I finally got up the courage to go and see Michael Haneke’s new film Amour after it returned to our local Picturehouse for a brief run this week. It’s about an elderly married couple who are suddenly forced to confront the imminence of bodily decay and death. George (played by Jean-Louis Trintignant) and Anne (Emmanuelle Riva) are retired music teachers in their eighties living in an elegant Parisian apartment. One day Anne has a brief blackout that turns out to be a stroke which leaves her partially paralysed. As Anne’s physical incapacity increases she develops dementia and becomes increasingly reliant on her elderly husband. I watched the film at a Silver Screen presentation for the over-60s, and I guess every member of the audience was thinking: this is what lies in wait down the road in ten, twenty, thirty years if we’re lucky.
I work all day, and get half-drunk at night.
Waking at four to soundless dark, I stare.
In time the curtain-edges will grow light.
Till then I see what’s really always there:
Unresting death, a whole day nearer now,
Making all thought impossible but how
And where and when I shall myself die.
Arid interrogation: yet the dread
Of dying, and being dead,
Flashes afresh to hold and horrify.
Haneke has built a reputation for directing bleak and disturbing films with a distinctly austere style. His films include The Piano Teacher, The Hour of the Wolf, Hidden, and The White Ribbon – all of them intense, challenging and deeply serious works. Haneke has been quoted as saying:
My films are intended as polemical statements against the American ‘barrel down’ cinema and its dis-empowerment of the spectator. They are an appeal for a cinema of insistent questions instead of false (because too quick) answers, for clarifying distance in place of violating closeness, for provocation and dialogue instead of consumption and consensus.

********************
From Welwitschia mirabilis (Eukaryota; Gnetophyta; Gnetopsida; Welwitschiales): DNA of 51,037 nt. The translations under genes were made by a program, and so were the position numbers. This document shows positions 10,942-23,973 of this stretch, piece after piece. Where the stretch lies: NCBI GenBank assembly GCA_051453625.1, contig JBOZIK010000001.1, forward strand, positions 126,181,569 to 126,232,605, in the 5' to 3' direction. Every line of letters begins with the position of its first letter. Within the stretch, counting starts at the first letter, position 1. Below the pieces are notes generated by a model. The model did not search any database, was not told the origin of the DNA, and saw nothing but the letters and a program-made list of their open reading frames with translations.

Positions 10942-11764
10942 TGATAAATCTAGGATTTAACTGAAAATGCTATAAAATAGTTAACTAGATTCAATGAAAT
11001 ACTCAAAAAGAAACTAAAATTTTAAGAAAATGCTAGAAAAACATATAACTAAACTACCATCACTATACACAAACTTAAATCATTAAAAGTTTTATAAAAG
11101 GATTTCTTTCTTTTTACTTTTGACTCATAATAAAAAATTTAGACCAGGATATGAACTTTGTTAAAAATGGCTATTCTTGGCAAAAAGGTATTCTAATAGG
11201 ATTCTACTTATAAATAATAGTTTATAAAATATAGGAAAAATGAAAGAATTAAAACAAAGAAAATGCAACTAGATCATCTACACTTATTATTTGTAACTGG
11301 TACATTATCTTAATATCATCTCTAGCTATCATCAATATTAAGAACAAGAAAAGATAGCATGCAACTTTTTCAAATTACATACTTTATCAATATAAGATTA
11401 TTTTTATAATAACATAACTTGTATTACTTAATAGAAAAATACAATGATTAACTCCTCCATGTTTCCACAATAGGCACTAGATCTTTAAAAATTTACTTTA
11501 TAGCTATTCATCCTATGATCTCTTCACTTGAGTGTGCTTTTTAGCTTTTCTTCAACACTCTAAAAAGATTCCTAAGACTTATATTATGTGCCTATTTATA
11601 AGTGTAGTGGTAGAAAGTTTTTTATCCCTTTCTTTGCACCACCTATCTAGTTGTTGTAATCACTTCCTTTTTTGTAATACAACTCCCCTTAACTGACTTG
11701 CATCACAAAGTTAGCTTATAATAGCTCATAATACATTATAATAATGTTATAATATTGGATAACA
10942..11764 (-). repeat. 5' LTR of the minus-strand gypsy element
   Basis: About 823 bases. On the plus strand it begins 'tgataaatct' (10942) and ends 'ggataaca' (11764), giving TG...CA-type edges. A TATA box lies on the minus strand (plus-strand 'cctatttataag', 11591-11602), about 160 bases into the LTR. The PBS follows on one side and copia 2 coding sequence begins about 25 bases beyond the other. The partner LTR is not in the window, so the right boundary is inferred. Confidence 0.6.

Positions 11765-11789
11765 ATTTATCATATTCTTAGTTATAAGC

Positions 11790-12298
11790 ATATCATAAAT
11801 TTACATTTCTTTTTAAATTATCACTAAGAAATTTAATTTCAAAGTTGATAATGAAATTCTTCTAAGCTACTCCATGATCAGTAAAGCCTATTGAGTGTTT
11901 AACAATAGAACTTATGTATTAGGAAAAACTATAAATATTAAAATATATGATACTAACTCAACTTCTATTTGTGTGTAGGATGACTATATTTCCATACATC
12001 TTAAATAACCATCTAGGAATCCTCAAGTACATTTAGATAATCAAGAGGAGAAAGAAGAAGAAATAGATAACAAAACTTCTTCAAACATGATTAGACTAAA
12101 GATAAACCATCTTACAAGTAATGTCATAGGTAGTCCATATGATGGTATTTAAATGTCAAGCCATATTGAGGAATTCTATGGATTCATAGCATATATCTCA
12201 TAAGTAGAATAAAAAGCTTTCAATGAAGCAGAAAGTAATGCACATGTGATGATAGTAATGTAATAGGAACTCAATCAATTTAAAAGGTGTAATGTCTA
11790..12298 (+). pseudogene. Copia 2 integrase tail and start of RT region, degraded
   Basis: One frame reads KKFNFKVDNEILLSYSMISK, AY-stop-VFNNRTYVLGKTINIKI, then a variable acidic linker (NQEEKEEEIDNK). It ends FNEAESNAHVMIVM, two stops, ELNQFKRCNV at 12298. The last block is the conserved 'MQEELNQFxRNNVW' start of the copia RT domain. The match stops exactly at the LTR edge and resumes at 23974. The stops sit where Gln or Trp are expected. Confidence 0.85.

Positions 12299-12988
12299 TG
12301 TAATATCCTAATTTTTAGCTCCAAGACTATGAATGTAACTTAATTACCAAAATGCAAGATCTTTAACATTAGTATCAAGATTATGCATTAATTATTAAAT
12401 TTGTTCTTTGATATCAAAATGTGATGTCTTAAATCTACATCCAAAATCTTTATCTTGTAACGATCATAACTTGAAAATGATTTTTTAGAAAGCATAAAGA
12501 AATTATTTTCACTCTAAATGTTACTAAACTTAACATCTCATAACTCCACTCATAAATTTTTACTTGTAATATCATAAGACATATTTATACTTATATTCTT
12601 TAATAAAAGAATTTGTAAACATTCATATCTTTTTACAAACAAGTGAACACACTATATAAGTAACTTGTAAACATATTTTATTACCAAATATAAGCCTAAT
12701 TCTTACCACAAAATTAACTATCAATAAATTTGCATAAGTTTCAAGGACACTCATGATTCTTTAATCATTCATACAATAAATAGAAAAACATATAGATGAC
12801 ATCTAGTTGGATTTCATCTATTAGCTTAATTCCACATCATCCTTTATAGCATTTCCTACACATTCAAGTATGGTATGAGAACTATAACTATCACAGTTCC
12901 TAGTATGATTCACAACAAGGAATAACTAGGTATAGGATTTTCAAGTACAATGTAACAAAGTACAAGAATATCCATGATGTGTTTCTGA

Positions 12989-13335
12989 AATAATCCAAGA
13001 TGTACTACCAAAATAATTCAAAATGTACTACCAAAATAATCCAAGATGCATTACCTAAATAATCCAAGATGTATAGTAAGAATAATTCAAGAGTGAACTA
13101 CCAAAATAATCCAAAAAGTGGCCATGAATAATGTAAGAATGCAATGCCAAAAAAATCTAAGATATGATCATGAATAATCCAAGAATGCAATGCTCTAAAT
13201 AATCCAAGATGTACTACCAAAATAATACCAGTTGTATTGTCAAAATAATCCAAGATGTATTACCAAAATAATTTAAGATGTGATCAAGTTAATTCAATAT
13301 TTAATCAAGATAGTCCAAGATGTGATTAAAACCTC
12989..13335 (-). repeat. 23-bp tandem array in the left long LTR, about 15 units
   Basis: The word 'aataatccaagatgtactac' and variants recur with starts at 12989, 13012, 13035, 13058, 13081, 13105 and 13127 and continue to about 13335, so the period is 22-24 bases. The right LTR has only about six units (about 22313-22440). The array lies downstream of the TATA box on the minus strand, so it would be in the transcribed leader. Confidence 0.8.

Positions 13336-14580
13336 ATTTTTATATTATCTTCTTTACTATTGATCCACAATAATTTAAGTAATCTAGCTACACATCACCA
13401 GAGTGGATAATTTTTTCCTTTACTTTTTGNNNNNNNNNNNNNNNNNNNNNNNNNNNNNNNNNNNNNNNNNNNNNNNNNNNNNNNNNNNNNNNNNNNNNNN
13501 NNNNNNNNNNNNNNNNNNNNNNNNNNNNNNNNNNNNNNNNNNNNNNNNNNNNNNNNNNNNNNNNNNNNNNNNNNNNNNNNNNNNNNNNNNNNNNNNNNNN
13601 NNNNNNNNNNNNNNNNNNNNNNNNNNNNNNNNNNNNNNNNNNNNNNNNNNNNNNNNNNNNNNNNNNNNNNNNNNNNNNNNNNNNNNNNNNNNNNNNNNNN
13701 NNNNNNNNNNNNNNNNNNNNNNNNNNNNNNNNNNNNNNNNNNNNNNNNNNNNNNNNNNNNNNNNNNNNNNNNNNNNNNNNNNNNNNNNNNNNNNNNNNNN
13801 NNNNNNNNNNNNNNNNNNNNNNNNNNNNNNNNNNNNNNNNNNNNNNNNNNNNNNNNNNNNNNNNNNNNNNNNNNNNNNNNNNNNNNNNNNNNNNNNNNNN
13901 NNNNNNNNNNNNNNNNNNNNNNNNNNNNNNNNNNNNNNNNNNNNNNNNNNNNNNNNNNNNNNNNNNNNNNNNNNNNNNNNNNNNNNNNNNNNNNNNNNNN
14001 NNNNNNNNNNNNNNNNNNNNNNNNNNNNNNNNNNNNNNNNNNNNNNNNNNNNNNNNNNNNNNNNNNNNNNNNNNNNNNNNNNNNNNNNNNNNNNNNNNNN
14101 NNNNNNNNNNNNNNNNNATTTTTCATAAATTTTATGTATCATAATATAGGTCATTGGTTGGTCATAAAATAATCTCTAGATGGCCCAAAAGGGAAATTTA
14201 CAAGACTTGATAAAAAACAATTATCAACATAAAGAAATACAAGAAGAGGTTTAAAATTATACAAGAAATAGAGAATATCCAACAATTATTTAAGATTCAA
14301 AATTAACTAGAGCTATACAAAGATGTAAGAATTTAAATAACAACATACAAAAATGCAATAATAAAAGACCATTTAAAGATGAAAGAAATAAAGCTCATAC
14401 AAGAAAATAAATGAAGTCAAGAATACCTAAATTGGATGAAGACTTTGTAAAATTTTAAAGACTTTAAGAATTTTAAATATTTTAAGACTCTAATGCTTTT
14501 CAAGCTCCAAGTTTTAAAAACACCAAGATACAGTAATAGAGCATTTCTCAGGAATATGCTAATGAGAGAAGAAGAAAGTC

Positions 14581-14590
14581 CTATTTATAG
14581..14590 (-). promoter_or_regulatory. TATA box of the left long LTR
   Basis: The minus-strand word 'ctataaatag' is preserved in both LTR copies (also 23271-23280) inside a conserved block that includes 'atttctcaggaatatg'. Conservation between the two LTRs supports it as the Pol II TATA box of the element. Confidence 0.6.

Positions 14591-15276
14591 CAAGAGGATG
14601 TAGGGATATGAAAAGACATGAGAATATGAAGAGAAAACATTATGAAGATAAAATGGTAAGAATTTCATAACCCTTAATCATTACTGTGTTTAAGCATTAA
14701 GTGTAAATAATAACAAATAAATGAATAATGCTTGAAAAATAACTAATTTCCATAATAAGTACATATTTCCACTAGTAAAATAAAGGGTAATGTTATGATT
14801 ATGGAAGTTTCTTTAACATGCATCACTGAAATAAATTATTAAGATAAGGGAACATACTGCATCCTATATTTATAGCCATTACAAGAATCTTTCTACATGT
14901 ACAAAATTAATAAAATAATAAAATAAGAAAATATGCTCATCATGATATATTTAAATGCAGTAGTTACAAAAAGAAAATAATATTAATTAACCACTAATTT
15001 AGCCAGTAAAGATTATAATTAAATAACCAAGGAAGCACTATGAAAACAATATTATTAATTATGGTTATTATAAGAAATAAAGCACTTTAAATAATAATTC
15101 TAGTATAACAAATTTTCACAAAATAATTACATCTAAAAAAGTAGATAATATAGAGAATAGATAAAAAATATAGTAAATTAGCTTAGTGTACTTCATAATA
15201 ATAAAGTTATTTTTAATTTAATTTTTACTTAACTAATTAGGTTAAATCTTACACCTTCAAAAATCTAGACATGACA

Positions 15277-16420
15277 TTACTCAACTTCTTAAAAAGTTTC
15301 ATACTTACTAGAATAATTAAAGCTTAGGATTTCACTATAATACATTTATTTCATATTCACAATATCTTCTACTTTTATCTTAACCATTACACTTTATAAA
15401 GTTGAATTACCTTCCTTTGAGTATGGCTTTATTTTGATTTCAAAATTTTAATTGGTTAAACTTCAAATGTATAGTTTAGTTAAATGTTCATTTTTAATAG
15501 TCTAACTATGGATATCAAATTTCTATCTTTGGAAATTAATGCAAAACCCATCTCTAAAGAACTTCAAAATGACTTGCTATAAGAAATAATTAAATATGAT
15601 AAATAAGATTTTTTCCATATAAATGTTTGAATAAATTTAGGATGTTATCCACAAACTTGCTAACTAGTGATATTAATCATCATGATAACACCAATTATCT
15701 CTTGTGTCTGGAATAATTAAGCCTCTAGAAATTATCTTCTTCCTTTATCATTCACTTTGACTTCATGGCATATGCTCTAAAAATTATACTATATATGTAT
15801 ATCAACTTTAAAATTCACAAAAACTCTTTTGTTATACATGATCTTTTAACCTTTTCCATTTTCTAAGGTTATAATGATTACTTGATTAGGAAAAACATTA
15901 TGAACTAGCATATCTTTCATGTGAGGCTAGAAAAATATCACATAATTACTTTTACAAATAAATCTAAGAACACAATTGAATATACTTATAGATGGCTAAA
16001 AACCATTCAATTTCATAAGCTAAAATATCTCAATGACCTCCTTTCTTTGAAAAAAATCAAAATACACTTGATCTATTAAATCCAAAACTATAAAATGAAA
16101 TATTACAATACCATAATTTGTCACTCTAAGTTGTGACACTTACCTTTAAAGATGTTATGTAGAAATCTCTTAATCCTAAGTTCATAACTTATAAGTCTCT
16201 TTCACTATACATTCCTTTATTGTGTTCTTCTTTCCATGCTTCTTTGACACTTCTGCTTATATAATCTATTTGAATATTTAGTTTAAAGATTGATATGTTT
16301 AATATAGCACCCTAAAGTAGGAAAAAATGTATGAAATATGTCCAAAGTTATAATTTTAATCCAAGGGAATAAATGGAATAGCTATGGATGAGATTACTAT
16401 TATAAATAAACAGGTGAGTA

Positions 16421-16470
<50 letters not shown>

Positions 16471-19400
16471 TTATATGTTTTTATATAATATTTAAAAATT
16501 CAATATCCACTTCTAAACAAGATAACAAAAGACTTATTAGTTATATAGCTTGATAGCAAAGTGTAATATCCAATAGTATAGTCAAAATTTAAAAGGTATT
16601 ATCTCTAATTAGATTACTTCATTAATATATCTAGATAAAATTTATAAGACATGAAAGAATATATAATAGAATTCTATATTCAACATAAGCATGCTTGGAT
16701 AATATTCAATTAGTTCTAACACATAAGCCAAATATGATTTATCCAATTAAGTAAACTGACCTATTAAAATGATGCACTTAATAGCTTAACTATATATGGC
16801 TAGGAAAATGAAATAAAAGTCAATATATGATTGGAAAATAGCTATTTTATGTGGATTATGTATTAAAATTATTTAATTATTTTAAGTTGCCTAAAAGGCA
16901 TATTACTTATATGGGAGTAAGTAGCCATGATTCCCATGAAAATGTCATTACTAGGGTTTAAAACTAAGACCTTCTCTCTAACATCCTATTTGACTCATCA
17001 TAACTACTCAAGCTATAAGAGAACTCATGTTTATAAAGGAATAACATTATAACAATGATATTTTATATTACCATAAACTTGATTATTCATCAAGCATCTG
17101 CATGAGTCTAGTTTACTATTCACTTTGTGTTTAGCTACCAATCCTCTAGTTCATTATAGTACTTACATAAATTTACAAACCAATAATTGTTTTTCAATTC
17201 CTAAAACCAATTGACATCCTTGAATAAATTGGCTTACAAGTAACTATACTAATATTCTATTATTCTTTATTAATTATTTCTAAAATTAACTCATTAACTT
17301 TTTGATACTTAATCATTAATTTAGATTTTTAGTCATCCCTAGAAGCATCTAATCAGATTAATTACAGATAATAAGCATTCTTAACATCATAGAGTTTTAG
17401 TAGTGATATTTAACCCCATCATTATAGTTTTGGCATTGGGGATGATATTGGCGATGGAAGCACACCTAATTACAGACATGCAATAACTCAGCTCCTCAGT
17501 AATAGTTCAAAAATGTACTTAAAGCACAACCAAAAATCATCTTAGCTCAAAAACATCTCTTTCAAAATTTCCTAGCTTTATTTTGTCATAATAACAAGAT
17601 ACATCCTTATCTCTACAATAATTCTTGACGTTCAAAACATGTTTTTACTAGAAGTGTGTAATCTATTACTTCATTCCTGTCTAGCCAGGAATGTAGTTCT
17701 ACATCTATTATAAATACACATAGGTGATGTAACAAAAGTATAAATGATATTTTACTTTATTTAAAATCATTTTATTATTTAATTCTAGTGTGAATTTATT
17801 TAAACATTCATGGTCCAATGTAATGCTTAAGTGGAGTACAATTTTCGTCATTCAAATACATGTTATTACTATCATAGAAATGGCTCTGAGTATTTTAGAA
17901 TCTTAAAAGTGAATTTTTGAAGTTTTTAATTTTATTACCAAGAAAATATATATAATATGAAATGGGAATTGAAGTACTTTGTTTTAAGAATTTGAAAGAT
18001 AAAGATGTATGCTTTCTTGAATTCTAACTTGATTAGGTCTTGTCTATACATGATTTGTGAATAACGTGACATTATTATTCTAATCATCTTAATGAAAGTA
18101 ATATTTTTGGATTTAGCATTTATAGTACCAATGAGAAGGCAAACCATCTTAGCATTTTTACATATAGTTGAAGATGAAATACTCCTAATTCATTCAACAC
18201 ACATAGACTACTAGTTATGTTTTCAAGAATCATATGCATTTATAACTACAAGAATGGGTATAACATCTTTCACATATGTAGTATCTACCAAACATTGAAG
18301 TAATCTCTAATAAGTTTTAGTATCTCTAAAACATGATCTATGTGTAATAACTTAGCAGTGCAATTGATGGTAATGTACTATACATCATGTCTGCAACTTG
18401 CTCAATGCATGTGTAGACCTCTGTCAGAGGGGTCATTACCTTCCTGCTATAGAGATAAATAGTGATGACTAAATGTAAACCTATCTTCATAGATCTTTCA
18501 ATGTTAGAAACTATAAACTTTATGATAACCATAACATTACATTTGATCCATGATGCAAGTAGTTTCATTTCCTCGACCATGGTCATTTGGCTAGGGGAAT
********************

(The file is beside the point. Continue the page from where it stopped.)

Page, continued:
So in Amour, it would seem, he has set out to challenge the Hollywood consensus that prefers to avoid the difficult subject of ageing and death. He told the New York Times earlier this year that the film flowed from his belief that it is ‘a task of dramatic art to confront us with things that in the entertainment industry are usually swept under the carpet’.
Well, that ambition has certainly been met here. Old age remains the great taboo of cinema, with only a very few films daring to tackle the topic seriously, among them Ozu’s Tokyo Story, Kurosawa’s Living, and Bergman’s Wild Strawberries. Haneke’s film doesn’t have the warmth and humanity of those great films, but is, nevertheless, a remarkable work. In the words of Guardian film critic Peter Bradshaw this is film-making ‘at the highest pitch of intelligence and insight’, raised out of the ordinary by the breathtaking, utterly convincing performances of Jean-Louis Trintignant and Emmanuelle Riva. The latter gives an unflinching portrayal of Anne’s loss of physical and mental competence, and her rage at her increasing incapacity and dependence on her husband.
The mind blanks at the glare. Not in remorse
– The good not done, the love not given, time
Torn off unused – nor wretchedly because
An only life can take so long to climb
Clear of its wrong beginnings, and may never;
But at the total emptiness for ever,
The sure extinction that we travel to
And shall be lost in always. Not to be here,
Not to be anywhere,
And soon; nothing more terrible, nothing more true.
After a period of hospitalization after her first stroke Anne extracts from George a promise that he will never allow her to return to hospital. From a life of comfortable retirement – happy, affectionate, active and content – they both must adapt to transformed circumstances. Haneke portrays Anne’s deterioration with a neutral, blank gaze as she steadily loses control of her limbs, her bladder, and her mind. As Anne becomes increasingly difficult to manage – refusing to eat or drink – her husband’s patience is tested to the limit.
This is a special way of being afraid
No trick dispels. Religion used to try,
That vast, moth-eaten musical brocade
Created to pretend we never die,